In the modern classroom, many students ask how to study effectively. They don’t want to waste time with ineffective methods. When you have to learn something new, it’s a great idea to look at the best way to learn the topic rapidly, with good retention. Capture the big picture and then drill your way down to the specifics.
When you know the concept and structure behind you area of interest it can help you divide a large area of study into manageable chunks. Lets take a look at how to study effectively by using some free printable study tools that can make your study time more productive. These in conjunction with some helpful study tips and techniques will help you take better notes, get better grades, and do better on tests.
1. Capture Information
When gathering information, its good to capture ideas, keywords and action steps in one area. To do this, I’ve created visual/keyword data acquisition sheets. These allow you to visualize ideas as well as capture keywords, ideas, and action steps. If you are in a lecture, webinar, or other general session, start with a general capture sheet like the one below.
Big Picture Worksheet
This sheet has a large visual area, with some fine cross hairs to visually capture ideas. You can use the whole area, or divide it into smaller chunks. As key ideas are presented, enter text or keywords on the side. There is a check box next to each where you can check off items as they are completed. Possible action steps go at the bottom. There are two different sheets in our free download. One has a blank box at the bottom for action items, the other has a ruled area. Print the one that suits you best.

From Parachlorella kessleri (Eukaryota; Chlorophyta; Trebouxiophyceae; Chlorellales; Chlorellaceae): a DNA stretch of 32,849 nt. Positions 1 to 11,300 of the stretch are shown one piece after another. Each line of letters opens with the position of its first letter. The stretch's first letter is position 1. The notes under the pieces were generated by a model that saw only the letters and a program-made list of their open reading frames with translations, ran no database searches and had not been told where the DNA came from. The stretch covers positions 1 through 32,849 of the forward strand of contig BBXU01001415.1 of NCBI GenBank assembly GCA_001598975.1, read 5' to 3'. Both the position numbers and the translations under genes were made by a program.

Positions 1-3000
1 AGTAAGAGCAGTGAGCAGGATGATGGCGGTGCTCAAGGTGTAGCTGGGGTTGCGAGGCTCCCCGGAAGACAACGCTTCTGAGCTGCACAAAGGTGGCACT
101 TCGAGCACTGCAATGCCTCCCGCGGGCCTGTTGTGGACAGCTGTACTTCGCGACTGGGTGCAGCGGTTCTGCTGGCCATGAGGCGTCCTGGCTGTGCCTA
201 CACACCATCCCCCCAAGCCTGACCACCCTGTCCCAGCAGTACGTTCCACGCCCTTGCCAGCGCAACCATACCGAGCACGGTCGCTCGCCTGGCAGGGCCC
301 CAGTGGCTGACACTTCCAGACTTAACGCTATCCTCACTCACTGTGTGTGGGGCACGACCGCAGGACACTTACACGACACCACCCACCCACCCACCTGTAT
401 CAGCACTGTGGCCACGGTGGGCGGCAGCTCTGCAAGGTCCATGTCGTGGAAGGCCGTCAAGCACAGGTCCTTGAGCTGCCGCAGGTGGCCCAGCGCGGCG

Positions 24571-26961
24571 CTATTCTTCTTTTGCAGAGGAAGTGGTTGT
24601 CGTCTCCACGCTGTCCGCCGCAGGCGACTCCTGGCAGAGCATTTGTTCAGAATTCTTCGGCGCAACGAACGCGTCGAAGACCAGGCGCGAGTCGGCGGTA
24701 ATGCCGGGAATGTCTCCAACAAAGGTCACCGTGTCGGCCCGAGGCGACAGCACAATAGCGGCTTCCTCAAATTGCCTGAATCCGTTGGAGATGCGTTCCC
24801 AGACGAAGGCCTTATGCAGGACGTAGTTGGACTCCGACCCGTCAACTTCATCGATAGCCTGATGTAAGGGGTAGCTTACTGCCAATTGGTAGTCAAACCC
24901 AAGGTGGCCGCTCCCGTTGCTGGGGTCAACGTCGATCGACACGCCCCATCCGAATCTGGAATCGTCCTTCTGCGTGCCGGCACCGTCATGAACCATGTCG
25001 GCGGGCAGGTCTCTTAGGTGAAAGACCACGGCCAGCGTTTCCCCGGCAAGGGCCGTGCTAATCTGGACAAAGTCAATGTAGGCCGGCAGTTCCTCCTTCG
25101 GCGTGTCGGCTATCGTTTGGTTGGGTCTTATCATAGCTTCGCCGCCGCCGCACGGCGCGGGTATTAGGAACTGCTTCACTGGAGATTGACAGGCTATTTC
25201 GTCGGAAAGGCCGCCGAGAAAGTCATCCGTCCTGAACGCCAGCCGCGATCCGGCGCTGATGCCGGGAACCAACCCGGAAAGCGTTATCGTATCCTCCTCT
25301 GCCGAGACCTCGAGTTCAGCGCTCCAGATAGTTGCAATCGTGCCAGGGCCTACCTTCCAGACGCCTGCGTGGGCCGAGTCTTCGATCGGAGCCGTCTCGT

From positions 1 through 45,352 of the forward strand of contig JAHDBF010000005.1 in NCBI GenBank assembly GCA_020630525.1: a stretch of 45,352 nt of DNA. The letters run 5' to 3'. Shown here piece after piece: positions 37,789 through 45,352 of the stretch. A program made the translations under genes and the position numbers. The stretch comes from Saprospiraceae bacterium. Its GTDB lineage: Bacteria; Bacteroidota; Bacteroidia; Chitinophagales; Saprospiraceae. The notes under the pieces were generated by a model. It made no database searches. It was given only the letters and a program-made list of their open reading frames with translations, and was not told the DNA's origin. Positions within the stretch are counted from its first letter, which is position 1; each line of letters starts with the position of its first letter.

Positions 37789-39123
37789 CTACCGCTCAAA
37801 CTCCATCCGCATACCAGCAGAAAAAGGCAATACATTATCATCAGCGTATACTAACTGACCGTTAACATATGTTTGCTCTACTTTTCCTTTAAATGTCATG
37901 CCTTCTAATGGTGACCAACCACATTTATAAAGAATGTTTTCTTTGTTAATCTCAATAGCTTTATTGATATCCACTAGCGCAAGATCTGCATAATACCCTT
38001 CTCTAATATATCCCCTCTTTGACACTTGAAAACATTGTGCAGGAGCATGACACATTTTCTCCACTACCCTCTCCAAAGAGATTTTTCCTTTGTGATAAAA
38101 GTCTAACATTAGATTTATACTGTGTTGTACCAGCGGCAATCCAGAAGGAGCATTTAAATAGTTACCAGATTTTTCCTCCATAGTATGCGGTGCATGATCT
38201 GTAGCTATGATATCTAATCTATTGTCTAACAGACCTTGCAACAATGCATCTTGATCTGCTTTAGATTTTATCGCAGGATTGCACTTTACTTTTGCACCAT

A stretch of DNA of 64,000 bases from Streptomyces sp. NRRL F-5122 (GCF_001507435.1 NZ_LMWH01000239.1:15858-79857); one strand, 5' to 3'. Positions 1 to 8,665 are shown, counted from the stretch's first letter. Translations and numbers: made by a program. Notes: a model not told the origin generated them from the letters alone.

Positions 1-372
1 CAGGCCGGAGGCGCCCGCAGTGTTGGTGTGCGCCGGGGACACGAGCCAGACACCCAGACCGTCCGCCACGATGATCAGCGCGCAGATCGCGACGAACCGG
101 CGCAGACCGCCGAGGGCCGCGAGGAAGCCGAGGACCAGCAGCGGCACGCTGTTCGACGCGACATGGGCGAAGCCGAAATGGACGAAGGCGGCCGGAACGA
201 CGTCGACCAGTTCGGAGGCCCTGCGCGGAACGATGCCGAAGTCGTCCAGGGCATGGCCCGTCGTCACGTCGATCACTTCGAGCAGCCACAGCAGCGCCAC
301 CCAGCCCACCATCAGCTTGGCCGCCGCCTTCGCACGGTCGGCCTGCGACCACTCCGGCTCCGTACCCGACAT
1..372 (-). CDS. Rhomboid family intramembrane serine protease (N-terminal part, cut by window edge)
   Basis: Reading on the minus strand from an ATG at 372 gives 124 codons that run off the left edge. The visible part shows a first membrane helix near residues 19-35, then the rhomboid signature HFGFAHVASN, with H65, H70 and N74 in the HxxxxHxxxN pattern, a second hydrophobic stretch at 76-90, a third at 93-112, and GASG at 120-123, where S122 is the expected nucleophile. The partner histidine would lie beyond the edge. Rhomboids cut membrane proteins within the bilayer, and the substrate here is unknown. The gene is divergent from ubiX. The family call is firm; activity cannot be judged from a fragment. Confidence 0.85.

This classic brainstorm wheel works well with a small group or in a meeting session. It’s simple to use. Write down your question/topic in the center circle, set a time period of one minute, and go around the room getting responses from everybody. Write down the responses on the end of the lines. This works well to develop key ideas for the Big Picture Worksheet above.
If you have a group, have one person as the moderator and writer so the ideas will flow unrestricted. Set a rule that there are no wrong answers. Sometimes the crazy ideas are what really work. If you are using it alone, set the timer for no more than two minutes and capture everything that comes to mind. There are no wrong answers at this stage.
2. Cornell Note Taking
For informational meetings or seminars the Cornell method provides a systematic way to condense and organize notes. The Note Taking Worksheet is divided into two columns: the note-taking column (on the right) is twice the size of the questions/key word column (on the left). There is a space of five to seven lines, at the bottom of the page for your summary.
Notes from a lecture or class are written in the note-taking column consisting of the main ideas of the session. Extensive ideas are paraphrased. Create short sentences; symbols or abbreviations are used as shorthand. For future study, relevant questions or key words are written in the key word column. These notes can be taken from any source of information, such as applicable books, video, lectures, text books, etc. (These should be recorded as soon as possible so that they will be fresh in the student’s mind) [Read more…] about How To Study Effectively